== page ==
FORT WORTH -- Something is rotten in the state of Sicilia.
But that's okay, because there is nothing like a slight case of misplaced vengeance to propel a good plot, as it does in Stolen Shakespeare Guild's current production of the Bard's The Winter's Tale at the Fort Worth Community Arts Center.
The story of this late play, that is an early version of what we now call a "dramedy," deals with ancient King Leontes (Alan Walker), who is the sovereign of Sicilia -- which might just as well be a galaxy far away, given how loosely the script plays with actual geography. He seems to be a well-meaning monarch but, like Othello, he allows himself to be consumed by jealousy. His green-eyed rage leads him to banish his queen, Hermione (Jessica Dahl-Colaw) and the newborn child he believes to be another's.
The consequences of these first act missteps are dire, and the second act (the play was written in five acts, but is performed in two here) is devoted to trying to put the pieces back together. The Stolen Shakespeare folks have done the audience a great service by providing a synopsis in the program that divides the plot into three distinct parts: tragedy, comedy and resolution. You might want to read just the first two sections (which will especially help you through the opaquely written first act), and then let the players surprise you with the finish.
On the whole, this play is much more about plot than Shakespeare's character-driven works, like Hamlet and Macbeth. True to its title, it has the feel of a story told to a gathering of friends around a fireplace on a chilly night. Much of the conclusion, for example, is delivered as narration from a minor character, giving it the air of someone wrapping up a really good yarn.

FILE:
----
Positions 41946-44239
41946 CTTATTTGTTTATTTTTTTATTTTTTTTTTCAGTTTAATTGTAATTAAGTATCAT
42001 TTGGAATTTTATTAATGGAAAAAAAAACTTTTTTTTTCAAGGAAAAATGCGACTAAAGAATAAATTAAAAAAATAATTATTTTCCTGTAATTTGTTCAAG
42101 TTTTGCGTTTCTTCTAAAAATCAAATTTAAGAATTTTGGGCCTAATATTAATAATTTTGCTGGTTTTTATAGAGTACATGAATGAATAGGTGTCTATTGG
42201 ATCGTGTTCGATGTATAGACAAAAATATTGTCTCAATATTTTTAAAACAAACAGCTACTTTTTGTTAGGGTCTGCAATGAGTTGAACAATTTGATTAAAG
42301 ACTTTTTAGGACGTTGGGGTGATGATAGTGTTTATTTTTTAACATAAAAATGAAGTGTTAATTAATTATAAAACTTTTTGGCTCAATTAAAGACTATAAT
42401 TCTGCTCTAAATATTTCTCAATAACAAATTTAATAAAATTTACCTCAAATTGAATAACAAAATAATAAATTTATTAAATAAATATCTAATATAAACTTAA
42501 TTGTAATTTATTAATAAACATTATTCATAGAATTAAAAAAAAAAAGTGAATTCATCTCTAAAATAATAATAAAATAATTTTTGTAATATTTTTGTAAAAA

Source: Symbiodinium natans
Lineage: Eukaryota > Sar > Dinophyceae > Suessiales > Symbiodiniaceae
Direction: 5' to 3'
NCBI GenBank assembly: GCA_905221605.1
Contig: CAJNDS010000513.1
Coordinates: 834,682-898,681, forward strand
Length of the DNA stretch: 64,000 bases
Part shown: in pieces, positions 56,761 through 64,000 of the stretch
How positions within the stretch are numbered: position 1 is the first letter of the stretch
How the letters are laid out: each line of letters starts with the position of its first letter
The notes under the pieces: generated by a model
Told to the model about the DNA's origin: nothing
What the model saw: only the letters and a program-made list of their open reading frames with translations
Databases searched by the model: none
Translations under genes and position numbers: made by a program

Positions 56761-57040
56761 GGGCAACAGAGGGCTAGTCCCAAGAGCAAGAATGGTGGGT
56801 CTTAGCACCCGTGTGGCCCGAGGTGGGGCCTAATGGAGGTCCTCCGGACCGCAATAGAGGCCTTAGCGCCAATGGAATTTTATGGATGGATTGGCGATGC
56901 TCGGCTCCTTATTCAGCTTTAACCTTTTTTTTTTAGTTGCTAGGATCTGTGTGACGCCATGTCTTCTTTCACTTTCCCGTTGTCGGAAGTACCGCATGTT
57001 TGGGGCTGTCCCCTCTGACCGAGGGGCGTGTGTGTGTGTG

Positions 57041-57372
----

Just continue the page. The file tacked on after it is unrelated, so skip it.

This production is like many others this troupe has presented. The casting is highly uneven, mixing some sharp, insightful characterizations with others that are stiff with the greenness of inexperience. The costuming, by Lauren Morgan, is stunningly good in some cases, while other outfits have a bottom-of-the-trunk look. The set is hardly a set, just some rocks scattered around the stage. Also, the lighting at Friday's opening night was erratic and distracting.
So, when you settle into your seat and start to try to understand what the heck is going on in the opening act, you initially feel like you are watching a bunch of butchers, bakers and candlestick makers wearing funny clothes and stumbling around the stage while spouting Elizabethan gibberish for no apparent reason.
And then, without ever seeing it coming, Shakespeare happens.
That is the invisible hand of directors, and company founders, Morgan and her husband Jason Morgan. The pair knows their subject so well that they routinely assemble a rag-tag bunch of eager amateurs and, while they may not always be able to teach them how to act, they are amazing in their ability to put their players in touch with the true soul of the material at hand. And, better still, they nearly always succeed in communicating that magic to the audience. In this production, for example, if you don't feel King Leontes' anguish, you must be made of stone.
There are some standout performances in the show. Eric Dobbins (Autolycus), Bryan Douglas (Antigonus), Cynthia Matthews (Paulina) and Nathan Dibben (Florizel) all deliver performances that are natural and effective. Walker is a bit miscast as Leontes, in that he lacks the regal bearing needed for the role. But even if, like me, you don't buy him as kingly, he still pulls off his character's most intense moments beautifully.
The only real disappointment in the production is that one of the players is eaten by a bear, but the mauling happens offstage. Bummer. I can't remember the last time I got to see an actor eaten by a bear.